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Finding Prime Numbers

, 14 Sep 2012 CPOL
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Introduction

I recently answered a question on C# forum about an algorithm for the Sieve of Eratosthenes. The person asking the question had actually done a brute force implementation of finding all primes, and wanted to know how to better implement it since the calculation was taking forever. I actually solved the problem much more efficiently by improving the algorithm, and going to an Array of Boolean instead of a List of instantiated classes, and then looked up what was published. I had a bit faster algorithm than the one on the paper I found, so published an alternative version. This presents a faster algorithm for finding prime numbers using Sieve of Eratosthenes.

The Code

I used a simple array of Boolean for numbers since this should have the best performance (KISS). It had to be initialized to true since the algorithm starts with true instead of false; I could improve the performance slightly by starting with false values. Basically, the algorithm starts from 2, a prime:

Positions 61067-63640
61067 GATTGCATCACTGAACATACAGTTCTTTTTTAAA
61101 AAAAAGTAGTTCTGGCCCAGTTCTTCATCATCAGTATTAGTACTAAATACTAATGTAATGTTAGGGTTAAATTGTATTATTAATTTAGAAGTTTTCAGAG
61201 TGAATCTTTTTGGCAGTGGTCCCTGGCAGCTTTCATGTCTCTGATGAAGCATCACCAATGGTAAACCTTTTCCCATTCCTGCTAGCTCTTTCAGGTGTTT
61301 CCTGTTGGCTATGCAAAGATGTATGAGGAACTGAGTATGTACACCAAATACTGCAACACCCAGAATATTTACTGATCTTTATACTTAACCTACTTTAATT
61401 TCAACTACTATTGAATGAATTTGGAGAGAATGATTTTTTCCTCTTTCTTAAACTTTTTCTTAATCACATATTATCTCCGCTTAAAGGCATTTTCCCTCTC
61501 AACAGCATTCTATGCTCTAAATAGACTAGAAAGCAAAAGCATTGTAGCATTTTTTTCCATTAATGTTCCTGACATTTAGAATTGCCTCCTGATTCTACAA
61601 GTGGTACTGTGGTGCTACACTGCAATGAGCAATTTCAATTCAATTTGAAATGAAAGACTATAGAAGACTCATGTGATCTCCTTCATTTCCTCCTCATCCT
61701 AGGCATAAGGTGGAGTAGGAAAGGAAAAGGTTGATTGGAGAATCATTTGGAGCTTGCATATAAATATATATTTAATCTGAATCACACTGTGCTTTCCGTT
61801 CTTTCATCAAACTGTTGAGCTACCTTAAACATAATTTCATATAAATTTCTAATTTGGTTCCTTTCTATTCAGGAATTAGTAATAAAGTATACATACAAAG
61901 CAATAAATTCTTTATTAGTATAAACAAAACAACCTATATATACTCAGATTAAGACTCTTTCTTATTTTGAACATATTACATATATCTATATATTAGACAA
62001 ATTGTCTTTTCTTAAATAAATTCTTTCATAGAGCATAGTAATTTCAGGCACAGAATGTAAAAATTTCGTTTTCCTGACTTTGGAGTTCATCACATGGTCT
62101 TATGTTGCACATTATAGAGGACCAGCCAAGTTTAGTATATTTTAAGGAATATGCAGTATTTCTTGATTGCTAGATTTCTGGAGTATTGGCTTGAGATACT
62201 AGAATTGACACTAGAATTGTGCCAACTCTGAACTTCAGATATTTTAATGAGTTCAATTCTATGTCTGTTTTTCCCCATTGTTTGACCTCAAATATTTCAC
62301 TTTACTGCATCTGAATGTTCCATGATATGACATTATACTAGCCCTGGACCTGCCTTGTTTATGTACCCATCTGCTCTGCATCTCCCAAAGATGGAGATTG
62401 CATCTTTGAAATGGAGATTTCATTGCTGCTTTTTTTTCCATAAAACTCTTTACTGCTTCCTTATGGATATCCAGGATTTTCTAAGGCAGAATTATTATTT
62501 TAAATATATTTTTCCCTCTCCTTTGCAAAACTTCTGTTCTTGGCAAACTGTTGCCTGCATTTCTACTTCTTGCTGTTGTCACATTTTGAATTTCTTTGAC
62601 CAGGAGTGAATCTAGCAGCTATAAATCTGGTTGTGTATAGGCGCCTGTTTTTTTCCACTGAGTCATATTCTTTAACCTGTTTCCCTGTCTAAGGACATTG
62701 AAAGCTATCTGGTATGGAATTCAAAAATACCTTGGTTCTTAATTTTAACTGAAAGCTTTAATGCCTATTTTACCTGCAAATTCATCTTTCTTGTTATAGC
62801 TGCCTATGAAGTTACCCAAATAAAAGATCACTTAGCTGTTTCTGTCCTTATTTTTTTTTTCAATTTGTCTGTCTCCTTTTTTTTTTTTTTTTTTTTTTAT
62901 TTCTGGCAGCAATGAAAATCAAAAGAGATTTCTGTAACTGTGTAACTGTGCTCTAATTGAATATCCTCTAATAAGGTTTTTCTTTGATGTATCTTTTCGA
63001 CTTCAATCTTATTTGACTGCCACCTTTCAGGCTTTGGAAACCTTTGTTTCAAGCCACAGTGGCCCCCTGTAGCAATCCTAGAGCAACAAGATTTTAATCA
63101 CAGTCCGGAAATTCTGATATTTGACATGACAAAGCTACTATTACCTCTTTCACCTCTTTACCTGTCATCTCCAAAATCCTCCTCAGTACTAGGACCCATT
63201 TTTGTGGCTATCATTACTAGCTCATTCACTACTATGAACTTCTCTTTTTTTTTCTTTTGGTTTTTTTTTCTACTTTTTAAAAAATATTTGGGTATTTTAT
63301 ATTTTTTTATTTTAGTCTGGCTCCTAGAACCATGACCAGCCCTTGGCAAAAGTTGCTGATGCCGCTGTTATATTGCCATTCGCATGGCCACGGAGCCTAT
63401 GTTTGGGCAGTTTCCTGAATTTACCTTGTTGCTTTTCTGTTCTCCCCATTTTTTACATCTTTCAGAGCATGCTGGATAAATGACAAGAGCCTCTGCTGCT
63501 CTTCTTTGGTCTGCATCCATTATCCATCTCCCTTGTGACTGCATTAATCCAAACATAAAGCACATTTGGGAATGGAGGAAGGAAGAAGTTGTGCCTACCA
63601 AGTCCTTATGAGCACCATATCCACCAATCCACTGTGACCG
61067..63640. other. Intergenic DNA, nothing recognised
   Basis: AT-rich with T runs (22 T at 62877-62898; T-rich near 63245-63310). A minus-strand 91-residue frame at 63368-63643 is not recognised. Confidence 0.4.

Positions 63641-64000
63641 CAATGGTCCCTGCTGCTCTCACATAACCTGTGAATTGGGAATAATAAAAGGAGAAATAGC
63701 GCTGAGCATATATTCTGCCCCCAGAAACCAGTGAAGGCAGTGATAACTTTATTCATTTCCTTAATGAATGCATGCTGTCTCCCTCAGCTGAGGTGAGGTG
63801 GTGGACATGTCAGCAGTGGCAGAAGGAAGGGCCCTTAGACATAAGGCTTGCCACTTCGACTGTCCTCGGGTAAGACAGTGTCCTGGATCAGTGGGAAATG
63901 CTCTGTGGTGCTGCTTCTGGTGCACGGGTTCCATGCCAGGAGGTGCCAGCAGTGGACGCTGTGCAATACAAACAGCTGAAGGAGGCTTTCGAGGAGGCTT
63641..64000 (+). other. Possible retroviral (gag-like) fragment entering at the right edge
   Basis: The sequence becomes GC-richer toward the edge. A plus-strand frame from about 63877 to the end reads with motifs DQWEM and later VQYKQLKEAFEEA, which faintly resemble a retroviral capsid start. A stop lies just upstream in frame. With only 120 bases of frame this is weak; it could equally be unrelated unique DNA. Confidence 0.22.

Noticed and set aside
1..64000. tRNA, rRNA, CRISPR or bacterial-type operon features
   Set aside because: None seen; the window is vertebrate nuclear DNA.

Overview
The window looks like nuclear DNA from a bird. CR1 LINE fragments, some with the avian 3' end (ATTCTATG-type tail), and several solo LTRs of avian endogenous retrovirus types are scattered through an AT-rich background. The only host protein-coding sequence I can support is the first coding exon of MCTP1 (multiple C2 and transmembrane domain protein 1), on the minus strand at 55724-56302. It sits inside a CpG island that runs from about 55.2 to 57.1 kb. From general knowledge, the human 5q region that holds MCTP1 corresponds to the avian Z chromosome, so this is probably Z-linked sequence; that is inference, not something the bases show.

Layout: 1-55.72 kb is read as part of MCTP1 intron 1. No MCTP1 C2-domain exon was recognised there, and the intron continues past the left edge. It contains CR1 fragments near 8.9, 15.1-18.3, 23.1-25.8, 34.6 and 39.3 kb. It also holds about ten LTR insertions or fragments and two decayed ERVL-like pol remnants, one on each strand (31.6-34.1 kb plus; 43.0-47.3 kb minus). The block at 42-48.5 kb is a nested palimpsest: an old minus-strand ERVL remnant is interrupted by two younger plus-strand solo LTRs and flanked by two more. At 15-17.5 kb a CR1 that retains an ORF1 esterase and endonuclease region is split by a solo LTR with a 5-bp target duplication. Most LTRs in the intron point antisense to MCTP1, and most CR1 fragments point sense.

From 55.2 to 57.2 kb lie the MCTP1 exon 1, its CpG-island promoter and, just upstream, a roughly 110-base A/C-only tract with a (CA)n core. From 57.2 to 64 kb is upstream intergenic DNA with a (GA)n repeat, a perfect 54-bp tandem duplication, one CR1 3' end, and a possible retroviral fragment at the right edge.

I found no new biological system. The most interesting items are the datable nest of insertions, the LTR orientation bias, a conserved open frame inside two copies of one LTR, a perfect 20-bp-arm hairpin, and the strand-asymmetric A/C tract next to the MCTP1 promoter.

1. Sets all entries of the array of Boolean that have an index of a number that are a multiple of a prime to false.
  2. Finds the next prime by looking for the next lowest index value that is still true.
  3. If the next found prime is less than the square root of the numbers to analyze, then stop, otherwise repeat step 1.

The criteria for stopping is when the square root of the number to be checked if they are prime because we know that any non-prime number that has not been found will have to have factors that are greater than the last processed prime, or the prime that would be next processed times itself. This algorithm is implemented in the Run method below:

  class Program
  {
    private static bool[] _numbers;
    private const int Count = 1000000000;

    static void Main(string[] args)
    {
      Console.WriteLine("Maximum number checked if prime: " + (Count - 1).ToString("n0"));
      var sw = new Stopwatch();